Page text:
• Ristar: Being released (in 1995) close to the end of the Sega Genesis's lifespan, the intro is animated as a full cutscene, with a large sprite of Ristar at the "Press Start" screen, the boss enemy sprites are large and colorful, and the ending credits and splash screens feature large colorful art of battles against enemies within the game, with the final shot of Kaiser Greedy looking up at an image of Ristar in the heavens in the Japanese version, and Ristar reuniting with his father, the Legendary Hero, in the English/International version.
  • Shin Megami Tensei IV: Apocalypse: The game normally has a typical anime art style (odd demon design notwithstanding). So it plays this trope for horror to great effect when Flynn is transformed into a hyper-realistic fusion between him and the divine snake Sheesha.
  • Sonic the Hedgehog:
  • Star Fox 2: Used with the large character icons at the character select screen (the only other art seen before this was the title screen and low-color, low-detail communication icons in Star Fox), and used for horrifying effect with Andross' cybernetically-enhanced face at either Game Over screen; and in the final boss battle of the game, one would think that the blue and red shell one encounters IS Andross' sole facial appearance due to game limitations like in the original Star Fox, with the cubical core being his essence. Not so in this sequel, as in higher difficulties, the shell is just that, a mask, hiding a Super FX model head underneath that has been upgraded to a much-more-detailed and accurate representation of his face! (Unlike the original game, which used a silvery metallic representation of a human face.)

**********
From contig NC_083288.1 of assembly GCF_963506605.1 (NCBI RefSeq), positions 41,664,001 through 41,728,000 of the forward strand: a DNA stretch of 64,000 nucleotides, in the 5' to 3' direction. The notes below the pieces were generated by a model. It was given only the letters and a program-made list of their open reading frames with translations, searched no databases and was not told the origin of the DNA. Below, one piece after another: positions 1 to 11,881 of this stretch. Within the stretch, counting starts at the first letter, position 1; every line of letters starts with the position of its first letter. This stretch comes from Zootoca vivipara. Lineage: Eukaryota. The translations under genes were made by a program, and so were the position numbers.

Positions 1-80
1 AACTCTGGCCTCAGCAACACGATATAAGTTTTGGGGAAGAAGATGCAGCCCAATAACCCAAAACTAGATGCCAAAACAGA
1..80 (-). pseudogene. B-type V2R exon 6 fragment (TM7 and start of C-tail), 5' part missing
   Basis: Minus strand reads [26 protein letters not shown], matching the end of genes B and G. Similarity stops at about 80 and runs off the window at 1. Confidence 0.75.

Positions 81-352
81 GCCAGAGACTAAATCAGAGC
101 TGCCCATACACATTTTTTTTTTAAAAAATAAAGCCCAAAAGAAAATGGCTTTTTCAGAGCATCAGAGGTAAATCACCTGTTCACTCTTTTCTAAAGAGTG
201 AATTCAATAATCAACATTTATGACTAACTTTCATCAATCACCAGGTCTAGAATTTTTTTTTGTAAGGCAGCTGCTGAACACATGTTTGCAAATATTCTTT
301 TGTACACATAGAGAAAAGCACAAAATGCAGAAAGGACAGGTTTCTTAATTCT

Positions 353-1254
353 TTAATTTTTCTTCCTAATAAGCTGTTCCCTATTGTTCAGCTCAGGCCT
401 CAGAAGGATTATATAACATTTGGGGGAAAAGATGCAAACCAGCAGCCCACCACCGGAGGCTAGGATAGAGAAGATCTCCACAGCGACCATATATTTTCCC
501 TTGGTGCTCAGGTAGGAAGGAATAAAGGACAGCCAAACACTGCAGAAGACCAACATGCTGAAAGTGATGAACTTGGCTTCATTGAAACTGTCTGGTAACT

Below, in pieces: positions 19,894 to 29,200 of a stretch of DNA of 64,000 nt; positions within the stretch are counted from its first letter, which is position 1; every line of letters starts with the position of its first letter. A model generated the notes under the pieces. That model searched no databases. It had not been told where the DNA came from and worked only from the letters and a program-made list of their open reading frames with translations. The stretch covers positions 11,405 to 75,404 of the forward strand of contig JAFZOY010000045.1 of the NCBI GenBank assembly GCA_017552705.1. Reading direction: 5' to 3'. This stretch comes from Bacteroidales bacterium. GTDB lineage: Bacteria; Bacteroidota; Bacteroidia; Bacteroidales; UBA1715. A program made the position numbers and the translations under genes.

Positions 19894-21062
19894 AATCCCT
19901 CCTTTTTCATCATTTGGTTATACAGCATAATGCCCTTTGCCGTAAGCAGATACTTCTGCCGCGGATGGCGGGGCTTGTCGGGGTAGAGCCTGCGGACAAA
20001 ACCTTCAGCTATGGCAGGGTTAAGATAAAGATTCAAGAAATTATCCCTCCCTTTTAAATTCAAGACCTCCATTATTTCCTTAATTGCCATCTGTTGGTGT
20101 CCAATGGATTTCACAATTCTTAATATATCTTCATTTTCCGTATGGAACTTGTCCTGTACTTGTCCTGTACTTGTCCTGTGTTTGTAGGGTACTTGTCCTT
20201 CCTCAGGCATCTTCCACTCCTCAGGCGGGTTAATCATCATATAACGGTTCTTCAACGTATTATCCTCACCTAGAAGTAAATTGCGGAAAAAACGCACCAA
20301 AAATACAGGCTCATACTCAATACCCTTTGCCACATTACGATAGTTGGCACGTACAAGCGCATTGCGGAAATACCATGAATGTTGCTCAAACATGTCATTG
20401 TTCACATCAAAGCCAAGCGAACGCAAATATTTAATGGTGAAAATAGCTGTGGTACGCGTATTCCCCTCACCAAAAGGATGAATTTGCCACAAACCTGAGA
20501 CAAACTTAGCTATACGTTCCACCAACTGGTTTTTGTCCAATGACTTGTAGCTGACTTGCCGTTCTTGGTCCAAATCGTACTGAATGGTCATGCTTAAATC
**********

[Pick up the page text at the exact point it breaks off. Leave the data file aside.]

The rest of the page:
• Super Mario Bros.:
    • Super Mario Bros. 2 ends with an impressively animated on-model cartoon Mario sleeping in bed. Take note that this was on the NES, where this was rarely seen.
    • Super Mario World: The ending splash is a high-resolution image of Princess Peach flanked by Mario and Luigi.
    • Yoshi's Safari: In a subversion to the trope, this does not happen just in one moment or scene in the game. ALL of the enemy character sprites (including Yoshi himself) have been upgraded to larger size, high color, and detail, compared to their appearances in previous games, and Super Mario World a few preceding years earlier!
    • Wario Land 3: As opposed to the white-only representation of his clothes and peach-tone skin during gameplay, a full-color image of Wario congratulating the player is used for when the player finds all of the treasures within the game.
  • Undertale: Used to horrifying effect when, up until this point in the game, the art style has stayed in a low-color, comparatively low-detail style like late-1980s/early 1990s video games. It isn't until after Flowey steals the human souls and crashes your game, requiring a restart, that he reappears as the gargantuan Photoshop Flowey (also known to fans as Omega Flowey), with photorealistic full-color spiny plant tendrils, metallic H.R.-Giger-like machinery and pipes, fleshy face, eye, and mouth parts, and a vintage 1970's television set which shows a psychotic version of his normal face. Also included are photorealistic weaponry that he uses against you, including flamethrowers, fly swarms and Venus Flytraps, literal finger guns, and even nuclear bombs.